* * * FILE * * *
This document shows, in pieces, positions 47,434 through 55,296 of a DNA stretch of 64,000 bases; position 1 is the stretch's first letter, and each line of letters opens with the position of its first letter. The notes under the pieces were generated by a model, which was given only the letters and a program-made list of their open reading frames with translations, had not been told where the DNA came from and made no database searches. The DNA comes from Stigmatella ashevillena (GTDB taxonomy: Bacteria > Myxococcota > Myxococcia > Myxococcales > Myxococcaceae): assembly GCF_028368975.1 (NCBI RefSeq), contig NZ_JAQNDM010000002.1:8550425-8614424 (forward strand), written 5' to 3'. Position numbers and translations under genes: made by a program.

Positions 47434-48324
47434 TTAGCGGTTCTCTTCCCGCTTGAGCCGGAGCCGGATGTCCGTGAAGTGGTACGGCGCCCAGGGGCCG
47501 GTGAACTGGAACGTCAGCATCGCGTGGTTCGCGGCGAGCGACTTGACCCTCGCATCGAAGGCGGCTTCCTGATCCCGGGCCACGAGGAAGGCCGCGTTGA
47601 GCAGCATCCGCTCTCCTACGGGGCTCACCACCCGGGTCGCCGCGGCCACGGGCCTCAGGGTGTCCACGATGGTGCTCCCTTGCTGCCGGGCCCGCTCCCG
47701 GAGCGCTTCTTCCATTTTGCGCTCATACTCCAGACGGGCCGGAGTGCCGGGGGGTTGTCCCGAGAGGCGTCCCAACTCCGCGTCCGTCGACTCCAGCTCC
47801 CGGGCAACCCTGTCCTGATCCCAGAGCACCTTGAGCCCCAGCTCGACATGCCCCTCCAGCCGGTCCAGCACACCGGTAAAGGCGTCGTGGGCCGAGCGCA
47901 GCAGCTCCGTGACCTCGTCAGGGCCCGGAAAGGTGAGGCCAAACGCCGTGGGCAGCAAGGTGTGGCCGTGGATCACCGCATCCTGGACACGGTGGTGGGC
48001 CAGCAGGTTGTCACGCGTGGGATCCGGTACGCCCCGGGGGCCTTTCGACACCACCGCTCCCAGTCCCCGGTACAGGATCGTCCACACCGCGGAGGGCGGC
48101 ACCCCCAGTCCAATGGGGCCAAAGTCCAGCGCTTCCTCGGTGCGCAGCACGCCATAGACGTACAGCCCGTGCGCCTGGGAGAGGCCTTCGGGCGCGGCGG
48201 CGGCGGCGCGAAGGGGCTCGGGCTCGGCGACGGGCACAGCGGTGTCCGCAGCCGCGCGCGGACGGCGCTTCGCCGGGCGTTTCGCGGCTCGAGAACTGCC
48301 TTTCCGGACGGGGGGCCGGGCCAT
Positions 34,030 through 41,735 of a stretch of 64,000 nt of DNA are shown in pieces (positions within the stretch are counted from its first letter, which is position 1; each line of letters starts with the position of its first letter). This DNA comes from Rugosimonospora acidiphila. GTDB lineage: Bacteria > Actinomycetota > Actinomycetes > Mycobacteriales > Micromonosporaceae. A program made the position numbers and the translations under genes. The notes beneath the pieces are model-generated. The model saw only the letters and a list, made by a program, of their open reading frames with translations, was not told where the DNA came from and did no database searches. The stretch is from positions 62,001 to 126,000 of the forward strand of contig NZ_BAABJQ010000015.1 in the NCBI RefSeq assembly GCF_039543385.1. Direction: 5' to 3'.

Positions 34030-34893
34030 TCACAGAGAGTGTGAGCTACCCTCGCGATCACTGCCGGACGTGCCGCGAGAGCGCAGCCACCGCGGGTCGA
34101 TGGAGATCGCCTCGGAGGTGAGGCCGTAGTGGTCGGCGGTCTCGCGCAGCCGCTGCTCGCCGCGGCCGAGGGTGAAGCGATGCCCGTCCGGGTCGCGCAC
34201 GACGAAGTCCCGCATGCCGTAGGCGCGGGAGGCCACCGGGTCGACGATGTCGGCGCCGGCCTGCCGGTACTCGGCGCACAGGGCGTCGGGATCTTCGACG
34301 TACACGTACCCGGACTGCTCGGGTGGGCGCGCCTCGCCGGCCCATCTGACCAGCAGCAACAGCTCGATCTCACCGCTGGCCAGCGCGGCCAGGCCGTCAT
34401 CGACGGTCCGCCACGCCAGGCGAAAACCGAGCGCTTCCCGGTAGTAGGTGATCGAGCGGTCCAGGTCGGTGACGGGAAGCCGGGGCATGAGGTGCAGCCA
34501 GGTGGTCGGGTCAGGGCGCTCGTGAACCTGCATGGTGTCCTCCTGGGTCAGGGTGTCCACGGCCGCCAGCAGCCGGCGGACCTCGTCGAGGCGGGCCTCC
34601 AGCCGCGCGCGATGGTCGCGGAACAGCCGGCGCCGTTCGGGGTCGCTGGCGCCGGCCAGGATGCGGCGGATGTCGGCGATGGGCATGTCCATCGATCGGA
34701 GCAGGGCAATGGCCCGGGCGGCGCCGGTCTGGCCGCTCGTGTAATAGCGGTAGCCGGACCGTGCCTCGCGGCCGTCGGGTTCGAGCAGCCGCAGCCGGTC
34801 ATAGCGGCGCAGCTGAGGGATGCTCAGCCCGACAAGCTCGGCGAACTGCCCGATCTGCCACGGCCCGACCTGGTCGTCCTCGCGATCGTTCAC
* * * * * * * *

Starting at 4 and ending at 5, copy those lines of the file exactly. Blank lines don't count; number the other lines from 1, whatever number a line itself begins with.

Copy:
47501 GTGAACTGGAACGTCAGCATCGCGTGGTTCGCGGCGAGCGACTTGACCCTCGCATCGAAGGCGGCTTCCTGATCCCGGGCCACGAGGAAGGCCGCGTTGA
47601 GCAGCATCCGCTCTCCTACGGGGCTCACCACCCGGGTCGCCGCGGCCACGGGCCTCAGGGTGTCCACGATGGTGCTCCCTTGCTGCCGGGCCCGCTCCCG